The Bush administration says the U.S. economy will continue to experience slow growth in the months ahead, but is fundamentally sound. VOA's Michael Bowman reports from Washington, where Treasury Secretary Henry Paulson gave his assessment of economic conditions after a week of turmoil in banking and mortgage sectors and wild fluctuations in oil prices.
Since late last year, U.S. gross domestic product has grown at a dramatically reduced pace, but managed to avert negative growth that would formally signal a recession.
Appearing on CBS' Face the Nation program, Treasury Secretary Paulson did not deny today's tough economic climate, but expressed confidence in America's long-term outlook.
"We are going through a challenging time with our economy," said Henry Paulson. "The three big issues we are facing right now are, first, the housing correction. Secondly, turmoil in the financial markets, and, thirdly, the high oil prices, which are going to prolong the slowdown. But our economy has very strong long-term fundamentals."
Since experiencing a boom from 2002 to 2006, housing values have shrunk in most parts of the country. In addition, the United States has experienced a rash of home foreclosures that have shaken confidence in lending institutions. Last week, signs emerged that the fallout is affecting the viability of two giant government-backed mortgage institutions (Fannie Mae and Freddie Mac), while at least one private domestic bank saw panicked customers lining up at the doors to withdraw funds.
Secretary Paulson says swift action is needed to reassure capital markets and thereby provide a boost to the housing sector.
"The key to getting through this tough economic period is to have the housing correction work its way through quickly, and to be able to get housing prices to stabilize," he said. "And a key there is to have buyers come into the market. And buyers need financing. So these [mortgage] institutions are very important."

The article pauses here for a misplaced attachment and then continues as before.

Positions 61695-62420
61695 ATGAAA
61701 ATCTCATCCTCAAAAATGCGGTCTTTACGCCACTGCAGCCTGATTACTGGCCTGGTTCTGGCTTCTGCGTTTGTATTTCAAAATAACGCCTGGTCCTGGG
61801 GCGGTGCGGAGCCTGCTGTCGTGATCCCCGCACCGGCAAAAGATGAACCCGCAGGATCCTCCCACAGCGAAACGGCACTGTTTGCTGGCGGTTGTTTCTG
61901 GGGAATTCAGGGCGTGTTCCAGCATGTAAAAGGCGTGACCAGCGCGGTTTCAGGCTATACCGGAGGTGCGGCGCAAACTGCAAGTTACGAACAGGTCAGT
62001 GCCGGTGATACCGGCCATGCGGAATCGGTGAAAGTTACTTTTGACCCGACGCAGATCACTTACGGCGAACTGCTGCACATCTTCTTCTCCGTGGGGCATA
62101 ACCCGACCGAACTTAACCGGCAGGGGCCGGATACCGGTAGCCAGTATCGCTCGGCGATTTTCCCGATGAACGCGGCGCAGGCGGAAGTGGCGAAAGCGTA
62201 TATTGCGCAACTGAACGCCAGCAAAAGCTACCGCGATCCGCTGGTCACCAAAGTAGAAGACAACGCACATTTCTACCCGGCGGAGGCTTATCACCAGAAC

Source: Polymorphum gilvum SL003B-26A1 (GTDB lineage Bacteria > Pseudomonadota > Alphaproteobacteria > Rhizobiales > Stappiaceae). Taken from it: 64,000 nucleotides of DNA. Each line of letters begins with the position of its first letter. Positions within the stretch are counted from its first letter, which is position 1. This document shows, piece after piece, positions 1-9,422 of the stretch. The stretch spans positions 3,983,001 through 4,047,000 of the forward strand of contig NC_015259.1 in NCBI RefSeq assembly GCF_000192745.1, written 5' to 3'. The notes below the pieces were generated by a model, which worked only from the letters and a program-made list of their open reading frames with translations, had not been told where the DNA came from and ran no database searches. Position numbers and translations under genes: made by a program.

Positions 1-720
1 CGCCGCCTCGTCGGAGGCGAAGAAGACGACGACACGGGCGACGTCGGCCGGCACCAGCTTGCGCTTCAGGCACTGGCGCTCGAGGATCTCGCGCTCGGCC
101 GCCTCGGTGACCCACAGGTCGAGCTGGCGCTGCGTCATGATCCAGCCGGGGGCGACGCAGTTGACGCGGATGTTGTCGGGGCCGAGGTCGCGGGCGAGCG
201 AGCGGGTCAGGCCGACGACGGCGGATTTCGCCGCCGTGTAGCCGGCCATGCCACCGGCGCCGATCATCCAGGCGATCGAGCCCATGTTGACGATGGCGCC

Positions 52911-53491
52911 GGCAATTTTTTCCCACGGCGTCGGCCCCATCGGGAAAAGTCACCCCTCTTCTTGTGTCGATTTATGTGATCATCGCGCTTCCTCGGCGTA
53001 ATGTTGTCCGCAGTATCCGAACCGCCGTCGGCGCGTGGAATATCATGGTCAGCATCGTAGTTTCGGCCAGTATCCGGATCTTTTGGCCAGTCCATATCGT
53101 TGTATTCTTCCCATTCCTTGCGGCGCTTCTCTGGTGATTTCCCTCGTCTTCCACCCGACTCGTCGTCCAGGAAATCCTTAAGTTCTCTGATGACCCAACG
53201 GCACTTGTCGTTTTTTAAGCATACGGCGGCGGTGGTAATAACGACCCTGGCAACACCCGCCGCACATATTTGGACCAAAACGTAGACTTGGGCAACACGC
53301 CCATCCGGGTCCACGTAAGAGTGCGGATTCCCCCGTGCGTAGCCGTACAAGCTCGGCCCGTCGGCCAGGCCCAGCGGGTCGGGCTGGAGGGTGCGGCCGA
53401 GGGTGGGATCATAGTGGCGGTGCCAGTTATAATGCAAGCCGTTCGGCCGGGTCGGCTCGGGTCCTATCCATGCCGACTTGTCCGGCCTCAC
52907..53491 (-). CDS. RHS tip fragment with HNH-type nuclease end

The Bush administration is urging Congress to allow the federal government to purchase equity stakes in the troubled mortgage institutions, and to expand the federal credit lines available to them.
Regarding the public's fears of bank failures, Paulson reminded Americans that most bank accounts are federally insured up to $100,000, so any urge to suddenly withdraw funds is unwarranted.
On energy matters, the treasury secretary said high fuel costs will continue to dampen economic prospects, and that America needs to produce more oil while consuming less. President Bush has urged Congress to authorize expanded drilling in waters off America's coastlines and in some ecologically-sensitive areas, such as a wildlife refuge in Alaska.
But Democratic House Speaker Nancy Pelosi says additional drilling will take years to generate oil, and the added supply will only minimally affect gasoline prices. Speaking on CNN's Late Edition program, Pelosi said there is a more immediate solution: tapping into the federal government's oil stockpile, the Strategic Petroleum Reserve.
"What we [Democrats] are saying is, 'Mr. President, free our oil from the Strategic Petroleum Reserve.' There are over 700 million barrels of oil, and we are saying [to] take 10 percent of that, which has been paid for by the American taxpayer, and use it to put it on the market," said Nancy Pelosi.
The Strategic Petroleum Reserve was created to provide a buffer in case of a major disruption in oil supplies that threatens America's national and economic security. Pelosi says record-high oil prices amid what she termed an economic recession warrant its use.
After months of near-constant rises, oil prices fell precipitously to under $130 a barrel last week.